For more than a decade, St. Lawrence County Court Judge Jerome J. Richards placed unreasonable restrictions on the pistol permits issued to firearm owners.
New York State Penal Law Section 400.00 authorizes people to carry concealed pistols and revolvers provided they show “proper cause” as to why they should be granted a permit. The three categories under which most residents may obtain a permit are “carry concealed,” allowing a holder to carry a concealed handgun while outside the home; “possess on premises,” restricting handgun possession to the home; and “possess/carry during employment,” authorizing the possession of handguns while on the job. In many counties, applicants encounter virtually no problems in obtaining the licenses they seek.
But Richards used the vague wording of this portion of state law to his advantage. New York authorizes county court judges to issue pistol permits, and the relevant statutes lets them interpret constitutes “proper cause.” From 2007 until his retirement in 2019, Richards didn’t come across anyone who had demonstrated this proper cause.
Richards regularly placed “outdoor sportsman” restrictions on permit-holders. These limited the concealed carrying of a pistol to hunting, fishing and berry-picking activities or to a gun range as well as related travel.
Many residents of St. Lawrence County believe this violated their rights under the Second Amendment of the U.S. Constitution.
Needless to say, they were pleased when Richards opted to vacate his position.
Gregory P. Storie won last year’s election for County Court judge. He’s made good on his promise to loosen the restrictions that Richards placed.
Storie is more flexible with his rulings concerning how and when permit-holders may carry their handguns. He also allows them to cross-register their firearms with other permitted carriers in the county, regardless of household cohabitation, according to a story published Tuesday in the Watertown Daily Times.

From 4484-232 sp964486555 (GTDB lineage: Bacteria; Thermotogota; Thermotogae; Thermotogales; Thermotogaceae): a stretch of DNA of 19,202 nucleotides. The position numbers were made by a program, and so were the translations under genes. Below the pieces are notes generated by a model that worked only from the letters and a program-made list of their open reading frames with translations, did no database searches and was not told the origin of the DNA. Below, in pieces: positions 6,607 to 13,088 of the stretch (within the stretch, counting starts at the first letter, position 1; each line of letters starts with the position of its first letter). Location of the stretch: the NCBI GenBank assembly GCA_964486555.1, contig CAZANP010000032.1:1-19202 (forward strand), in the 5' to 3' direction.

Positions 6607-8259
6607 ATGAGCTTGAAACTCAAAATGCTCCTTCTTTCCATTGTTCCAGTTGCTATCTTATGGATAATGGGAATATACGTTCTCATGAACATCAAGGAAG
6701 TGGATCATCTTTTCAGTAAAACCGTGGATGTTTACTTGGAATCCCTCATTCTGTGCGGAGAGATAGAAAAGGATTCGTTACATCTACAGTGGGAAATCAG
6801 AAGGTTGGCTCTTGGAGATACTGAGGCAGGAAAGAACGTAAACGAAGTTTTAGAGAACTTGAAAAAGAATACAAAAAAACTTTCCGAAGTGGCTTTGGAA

These decisions earned praise Monday from members of the St. Lawrence County Board of Legislators’ Finance Committee. Legislator Joseph R. Lightfoot, R-Ogdensburg, said Richards “overstepped his bounds” and that such limitations “are not required” and “not constitutional.”
Early last year, permit-holders were finally allowed to request that the restrictions placed upon their licenses be lifted. Hamilton County Court Judge Tatiana Coffinger, one of several out-of-county judges appointed to fill in for Richards, filed a memorandum with the county clerk’s office Jan. 2, 2020. She presented a plan that enabled permit-holders to have their licenses changed provided they met various criteria.
Coffinger and Storie made the right decisions in loosening some of the rules that Richards had imposed on St. Lawrence County residents. These were very stringent regulations for gun owners in a sparsely populated area. Not many people from rural New York counties had to put up with such limits.
Richards correctly stated that the law gave him the discretion to place these restrictions. But his determination to tightly control pistol permits in the county bordered on policymaking, which wasn’t his job.
We’ve previously argued on this page that the real problem is with the law itself. Legislators should revise the language in state Penal Law Section 400.00 to better protect the rights of gun owners.
But given the current makeup of the state Legislature, we’re not going to hold our breath waiting for this to occur. So it’s good that St. Lawrence County finally has a judge who is committed to honoring the spirit of the Second Amendment.